BRAUN: Too many pottery shops? You don’t see anything yet



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There are 11 pot shops around Kensington Market.


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13 other pottery shops line Yonge Street, between Bloor Street and Adelaide Street.

On Queen Street East, between Broadview and Logan Aves. – a large block – there are eight pottery shops.

And Queen Street West, with its 21 pottery stores between Niagara Street and University Avenue, could be the winner.

Not all of these stores are open yet, but they are all in the works and will become a reality.

So how much is too much?

And is that overkill, or can the cannabis market support them all?

According to the Alcohol and Gaming Commission (AGCO) website, the goal is to have 1,000 approved stores in Ontario by the fall.

According to Statistics Canada, cannabis sales in Canada increased by almost 30% between May and September; at the end of 2020, legal sales finally caught up with black market transactions.


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And the stores keep opening. Residents of Toronto’s Junction neighborhood were dismayed to see a Starbucks store replaced with a pottery store last month – and it won’t be the last such exchange.

There are plenty of reasons to applaud or protest the way pottery shops are popping up like mushrooms in our beautiful city, but does it even make commercial sense?

“I think some people will be surprised to learn that in mature cannabis markets like Denver and Portland, cannabis retailers have outnumbered Starbucks by almost 2-1 for years,” says Matt Lamers, editor. international Daily Marijuana Business, the leading trade publication for the cannabis industry.

“There are a lot more cannabis stores in these cities than there are McDonald’s restaurants. Legal cannabis is big business, and most markets can expect a population-to-store ratio of around 10,000 to one.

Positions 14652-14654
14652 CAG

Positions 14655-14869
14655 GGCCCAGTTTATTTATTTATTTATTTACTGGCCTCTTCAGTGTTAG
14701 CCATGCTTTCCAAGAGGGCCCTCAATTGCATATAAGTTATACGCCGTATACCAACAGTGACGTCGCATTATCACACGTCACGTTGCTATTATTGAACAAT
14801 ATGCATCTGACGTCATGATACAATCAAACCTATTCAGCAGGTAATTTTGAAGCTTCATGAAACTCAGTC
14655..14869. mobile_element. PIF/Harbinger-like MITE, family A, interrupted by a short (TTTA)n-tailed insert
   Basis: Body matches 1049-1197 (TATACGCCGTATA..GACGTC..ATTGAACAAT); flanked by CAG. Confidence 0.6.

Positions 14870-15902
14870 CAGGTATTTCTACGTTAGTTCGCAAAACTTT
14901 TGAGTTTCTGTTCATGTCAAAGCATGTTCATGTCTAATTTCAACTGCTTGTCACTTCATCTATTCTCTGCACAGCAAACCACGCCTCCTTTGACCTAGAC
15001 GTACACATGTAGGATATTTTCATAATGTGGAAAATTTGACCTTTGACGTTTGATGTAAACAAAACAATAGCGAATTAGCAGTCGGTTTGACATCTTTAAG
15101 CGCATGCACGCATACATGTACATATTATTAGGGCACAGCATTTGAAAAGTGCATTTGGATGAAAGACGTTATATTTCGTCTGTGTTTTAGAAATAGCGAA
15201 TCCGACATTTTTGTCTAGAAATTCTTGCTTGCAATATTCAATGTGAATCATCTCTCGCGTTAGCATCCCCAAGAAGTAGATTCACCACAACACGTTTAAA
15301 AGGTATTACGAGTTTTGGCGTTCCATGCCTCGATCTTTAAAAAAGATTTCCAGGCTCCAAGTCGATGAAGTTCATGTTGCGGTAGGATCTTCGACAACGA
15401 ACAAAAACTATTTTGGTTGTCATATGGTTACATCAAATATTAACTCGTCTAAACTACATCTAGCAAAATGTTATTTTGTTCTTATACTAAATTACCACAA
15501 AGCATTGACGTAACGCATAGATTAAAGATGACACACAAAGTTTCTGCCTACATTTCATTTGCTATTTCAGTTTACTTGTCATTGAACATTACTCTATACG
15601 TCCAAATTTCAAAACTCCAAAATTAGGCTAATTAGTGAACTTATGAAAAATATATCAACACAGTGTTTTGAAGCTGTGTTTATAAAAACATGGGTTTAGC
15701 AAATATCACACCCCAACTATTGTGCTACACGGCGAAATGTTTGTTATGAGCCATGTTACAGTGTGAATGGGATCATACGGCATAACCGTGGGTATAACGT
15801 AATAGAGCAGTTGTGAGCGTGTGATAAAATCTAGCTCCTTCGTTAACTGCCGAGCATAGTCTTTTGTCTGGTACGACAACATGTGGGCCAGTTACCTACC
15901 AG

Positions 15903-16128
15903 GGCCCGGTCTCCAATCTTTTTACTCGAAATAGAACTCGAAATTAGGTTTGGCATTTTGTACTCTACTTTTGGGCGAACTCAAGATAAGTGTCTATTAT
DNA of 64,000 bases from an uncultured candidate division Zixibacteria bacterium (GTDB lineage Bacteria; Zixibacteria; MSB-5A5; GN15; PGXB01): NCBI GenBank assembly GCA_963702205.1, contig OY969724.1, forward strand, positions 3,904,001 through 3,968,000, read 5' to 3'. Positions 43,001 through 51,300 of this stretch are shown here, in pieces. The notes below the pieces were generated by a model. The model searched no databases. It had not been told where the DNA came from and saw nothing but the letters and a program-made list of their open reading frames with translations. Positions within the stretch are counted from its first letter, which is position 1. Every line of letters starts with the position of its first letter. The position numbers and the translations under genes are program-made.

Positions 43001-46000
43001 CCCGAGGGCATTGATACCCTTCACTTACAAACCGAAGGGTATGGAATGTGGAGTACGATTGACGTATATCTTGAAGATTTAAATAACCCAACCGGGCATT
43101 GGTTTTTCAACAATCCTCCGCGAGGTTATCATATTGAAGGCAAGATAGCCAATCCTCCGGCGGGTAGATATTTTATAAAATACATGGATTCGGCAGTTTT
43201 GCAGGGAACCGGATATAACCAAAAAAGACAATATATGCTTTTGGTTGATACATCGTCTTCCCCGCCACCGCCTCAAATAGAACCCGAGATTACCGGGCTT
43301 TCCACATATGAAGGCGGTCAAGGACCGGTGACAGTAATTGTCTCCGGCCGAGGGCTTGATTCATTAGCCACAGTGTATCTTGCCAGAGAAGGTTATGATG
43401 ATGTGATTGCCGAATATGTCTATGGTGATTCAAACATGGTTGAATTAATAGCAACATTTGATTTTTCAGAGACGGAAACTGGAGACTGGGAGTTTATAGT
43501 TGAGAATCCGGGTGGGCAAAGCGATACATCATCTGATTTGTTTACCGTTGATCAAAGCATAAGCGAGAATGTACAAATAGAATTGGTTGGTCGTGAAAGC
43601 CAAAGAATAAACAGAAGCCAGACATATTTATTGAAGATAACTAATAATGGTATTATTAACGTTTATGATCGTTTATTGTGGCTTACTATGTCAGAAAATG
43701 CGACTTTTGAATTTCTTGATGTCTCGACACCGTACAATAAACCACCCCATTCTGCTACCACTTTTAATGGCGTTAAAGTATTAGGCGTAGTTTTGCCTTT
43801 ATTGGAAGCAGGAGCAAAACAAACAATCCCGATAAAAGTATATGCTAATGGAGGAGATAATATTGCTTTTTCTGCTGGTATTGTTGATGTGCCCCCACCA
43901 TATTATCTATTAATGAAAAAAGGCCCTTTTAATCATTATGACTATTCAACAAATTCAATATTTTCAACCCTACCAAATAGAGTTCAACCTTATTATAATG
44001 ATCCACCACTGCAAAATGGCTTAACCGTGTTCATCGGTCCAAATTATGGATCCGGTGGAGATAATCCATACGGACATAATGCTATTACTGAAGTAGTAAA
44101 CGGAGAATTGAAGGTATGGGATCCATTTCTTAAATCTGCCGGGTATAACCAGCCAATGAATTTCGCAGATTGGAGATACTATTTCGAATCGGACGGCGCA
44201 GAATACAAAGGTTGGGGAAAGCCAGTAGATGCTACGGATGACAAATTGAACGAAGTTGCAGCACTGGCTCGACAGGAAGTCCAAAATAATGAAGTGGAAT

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“The main caveat here is that the tighter the regulation, the less transactions will be directed to the legal market.”

Lamers knows some people question the number of pottery stores in Toronto, but he says it’s all part and parcel of the industry’s growing pains.

Some resistance is probably coming from people who didn’t want cannabis legalized in the first place.

But, says Lamers, these transactions have always taken place, “and it is safer to monitor the sale of this drug under the watchful eye of regulators than to force all transactions to occur in the illicit market, as they do. had been for decades. . “

If the pottery stores had opened under the former Liberal government’s proposal, they would be carefully spaced the same way as the LCBO stores, Lamers said. No one would complain about the consolidation of pottery stores in certain neighborhoods.


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But there could be a lot of complaints about supply and demand.

“The previous provincial government promised that Ontario would have about 150 government-run stores by the end of 2020, which was not even enough to meet the goal of directing cannabis transactions from the underground market to the regulated market. “

Instead, under the private model, we got 300 stores in the private sector in 2020 and around 800 now licensed to open.

“Ontario needs over 1,000 stores to challenge the illicit market,†says Lamers.

“Ontario also needs consumer fairs and on-farm stores – and craft cannabis businesses need financial incentives similar to those that craft brewers receive, but those are topics for another day. “


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With Toronto worried about clusters of pot stores or too many in general, Lamers says, consider the alternative. Mississauga, for example, is one of 70 municipalities that have decided to oppose any jar store, “and the store ban pushes all legal taxable transactions to neighboring towns, and both non-taxable and non-taxable transactions. regulated to the lawless Mississauga underground market â€.

So yes, some neighborhoods will have half a dozen or more cannabis stores, and yes, right now most of them are selling the same.

“Over time that will change and the stores will differentiate themselves, they will offer different experiences, unique products, just like any other industry. And just like in any other industry, some companies won’t and others will. “



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